Powell, R. (2020) 'Tracing the Characteristics of Crimmigration in the Evolution of Australia’s Criminal Deportation Policy 1958-2018' Border Criminologies, 27 July 2020.
Weber, L. and Powell R. (2020) 'Crime, pre-crime and sub-crime: Deportation of 'risky non-citizens' as 'enemy crimmigration'' in J. Pratt and J, Anderson (eds.) Criminal Justice, Risk and the Revolt against Uncertainty, Palgrave McMillan.
Yap, YY & Tan, SJ (2020), ‘Capital punishment in Singapore: A Critical Analysis of State Justifications from 2004 to 2018’, International Journal for Crime, Justice and Social Democracy, vol. 9, no. 2.
Powell, R. (2019) 'Questions of fairness: New Zealander experiences of s501 and the case of Shane Martin' Overland, 6 June 2019. Available online.
Martin, D. & Powell, R. (2018), 'Proposed change to Migration Act opens the way to deporting children' Right Now, 23 November 2018.
Tan, SJ (2018), ‘Review of domestic minor sex trafficking’, Journal of Human Trafficking, vol. 4, no. 3, pp. 276-278.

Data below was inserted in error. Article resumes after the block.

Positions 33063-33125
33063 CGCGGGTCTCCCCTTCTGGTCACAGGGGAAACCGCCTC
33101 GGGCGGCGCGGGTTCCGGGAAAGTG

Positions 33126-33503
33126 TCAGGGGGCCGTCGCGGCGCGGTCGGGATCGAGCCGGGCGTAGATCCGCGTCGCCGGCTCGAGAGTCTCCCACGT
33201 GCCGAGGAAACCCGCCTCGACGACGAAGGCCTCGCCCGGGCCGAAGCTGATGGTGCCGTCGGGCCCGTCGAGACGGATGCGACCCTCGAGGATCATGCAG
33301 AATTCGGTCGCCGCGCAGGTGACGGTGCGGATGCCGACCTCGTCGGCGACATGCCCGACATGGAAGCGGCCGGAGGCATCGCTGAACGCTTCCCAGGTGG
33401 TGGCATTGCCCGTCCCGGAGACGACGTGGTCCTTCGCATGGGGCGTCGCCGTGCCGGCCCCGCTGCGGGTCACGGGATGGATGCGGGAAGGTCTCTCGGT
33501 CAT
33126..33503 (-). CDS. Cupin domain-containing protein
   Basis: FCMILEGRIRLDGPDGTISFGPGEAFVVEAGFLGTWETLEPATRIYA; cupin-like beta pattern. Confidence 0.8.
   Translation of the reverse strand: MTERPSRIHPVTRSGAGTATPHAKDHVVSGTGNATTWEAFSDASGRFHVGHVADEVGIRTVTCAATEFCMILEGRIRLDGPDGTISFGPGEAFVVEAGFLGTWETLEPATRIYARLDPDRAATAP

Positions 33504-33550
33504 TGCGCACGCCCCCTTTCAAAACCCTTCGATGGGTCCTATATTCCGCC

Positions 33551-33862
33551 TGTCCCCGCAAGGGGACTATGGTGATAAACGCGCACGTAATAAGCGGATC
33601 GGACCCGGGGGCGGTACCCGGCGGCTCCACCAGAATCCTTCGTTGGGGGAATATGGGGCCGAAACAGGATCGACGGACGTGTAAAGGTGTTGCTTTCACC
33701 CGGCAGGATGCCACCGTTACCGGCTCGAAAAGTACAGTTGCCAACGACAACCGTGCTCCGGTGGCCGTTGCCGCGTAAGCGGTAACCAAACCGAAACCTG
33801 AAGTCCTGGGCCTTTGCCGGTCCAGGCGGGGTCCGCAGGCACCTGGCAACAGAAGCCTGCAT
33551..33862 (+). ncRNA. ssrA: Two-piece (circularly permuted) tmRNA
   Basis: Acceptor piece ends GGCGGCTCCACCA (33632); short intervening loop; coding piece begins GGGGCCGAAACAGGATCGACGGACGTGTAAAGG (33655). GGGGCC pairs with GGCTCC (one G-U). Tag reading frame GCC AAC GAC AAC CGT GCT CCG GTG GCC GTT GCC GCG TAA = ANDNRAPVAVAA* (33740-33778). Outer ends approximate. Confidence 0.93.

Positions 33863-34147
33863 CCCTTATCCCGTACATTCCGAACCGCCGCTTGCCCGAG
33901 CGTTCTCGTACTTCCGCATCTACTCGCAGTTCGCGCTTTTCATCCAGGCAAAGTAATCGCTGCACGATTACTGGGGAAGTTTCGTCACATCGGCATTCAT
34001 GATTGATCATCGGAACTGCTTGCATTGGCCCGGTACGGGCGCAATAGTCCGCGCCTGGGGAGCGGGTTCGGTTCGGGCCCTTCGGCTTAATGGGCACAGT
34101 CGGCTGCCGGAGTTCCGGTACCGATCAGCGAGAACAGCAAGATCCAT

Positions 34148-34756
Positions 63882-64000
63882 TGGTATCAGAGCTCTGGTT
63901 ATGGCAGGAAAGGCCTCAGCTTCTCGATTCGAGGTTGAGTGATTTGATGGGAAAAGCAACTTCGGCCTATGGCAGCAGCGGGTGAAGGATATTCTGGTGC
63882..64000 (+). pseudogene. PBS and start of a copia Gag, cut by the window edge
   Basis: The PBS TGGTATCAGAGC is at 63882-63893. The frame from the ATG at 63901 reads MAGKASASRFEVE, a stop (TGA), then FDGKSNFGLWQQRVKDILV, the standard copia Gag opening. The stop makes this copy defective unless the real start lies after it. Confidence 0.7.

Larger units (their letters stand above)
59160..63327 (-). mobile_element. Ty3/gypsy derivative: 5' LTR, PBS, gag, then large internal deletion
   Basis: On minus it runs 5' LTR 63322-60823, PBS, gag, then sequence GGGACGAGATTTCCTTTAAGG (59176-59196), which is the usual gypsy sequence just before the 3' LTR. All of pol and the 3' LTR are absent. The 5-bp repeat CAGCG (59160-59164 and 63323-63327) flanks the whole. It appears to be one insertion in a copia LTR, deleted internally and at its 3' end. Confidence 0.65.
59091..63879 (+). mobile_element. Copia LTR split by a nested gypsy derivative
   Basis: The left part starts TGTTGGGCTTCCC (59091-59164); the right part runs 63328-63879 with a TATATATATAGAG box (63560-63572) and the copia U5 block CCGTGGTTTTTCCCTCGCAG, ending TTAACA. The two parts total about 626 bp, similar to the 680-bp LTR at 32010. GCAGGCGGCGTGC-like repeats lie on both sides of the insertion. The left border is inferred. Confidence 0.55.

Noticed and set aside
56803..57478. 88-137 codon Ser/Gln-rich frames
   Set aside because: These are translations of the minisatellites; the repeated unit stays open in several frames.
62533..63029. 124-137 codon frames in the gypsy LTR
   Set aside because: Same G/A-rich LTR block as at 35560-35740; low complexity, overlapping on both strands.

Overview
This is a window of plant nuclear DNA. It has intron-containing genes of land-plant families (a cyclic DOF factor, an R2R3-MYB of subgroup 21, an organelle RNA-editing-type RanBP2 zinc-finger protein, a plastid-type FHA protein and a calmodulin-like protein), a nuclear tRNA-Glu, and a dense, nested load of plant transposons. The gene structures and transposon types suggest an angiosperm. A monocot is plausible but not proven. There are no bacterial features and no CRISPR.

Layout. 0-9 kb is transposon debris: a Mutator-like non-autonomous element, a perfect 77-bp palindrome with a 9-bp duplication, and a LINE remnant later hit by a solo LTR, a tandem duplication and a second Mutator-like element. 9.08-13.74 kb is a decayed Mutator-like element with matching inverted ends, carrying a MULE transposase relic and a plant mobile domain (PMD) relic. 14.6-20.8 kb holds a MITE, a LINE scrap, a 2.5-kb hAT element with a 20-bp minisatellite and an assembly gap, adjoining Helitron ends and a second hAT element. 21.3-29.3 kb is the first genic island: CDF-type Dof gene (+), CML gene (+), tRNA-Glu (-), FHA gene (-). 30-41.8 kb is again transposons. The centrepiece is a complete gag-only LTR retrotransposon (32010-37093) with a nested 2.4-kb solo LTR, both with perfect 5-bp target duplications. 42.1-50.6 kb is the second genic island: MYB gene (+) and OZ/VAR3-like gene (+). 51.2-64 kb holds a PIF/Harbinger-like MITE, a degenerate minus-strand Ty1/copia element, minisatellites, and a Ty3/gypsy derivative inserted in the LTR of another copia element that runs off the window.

Powell, R. (2020) Submission to the United Nations Office of the High Commissioner on Human Rights Working Group on the use of mercenaries, on the role of private military and security companies in immigration and border management and the impact on the protection of the rights of all migrants, 'Convicted New Zealander experiences with Serco security company ,law and border enforcement personnel in immigration detention and s501 deportation from Australia' August, 2020.
Powell, R. & Martin, D. 2018, 'Border Crossing Observatory submission to the Legal and Constitutional Affairs Legislation Committee on the Migration Amendment (Strengthening the Character Test) Bill 2018', 3 December 2018.
Powell, R. & Weber, L. 2018, 'Border Crossing Observatory submission to the Joint Standing Committee on Migration review processes associated with visa cancellations made on criminal grounds' 27 April 2017.
Featured projects View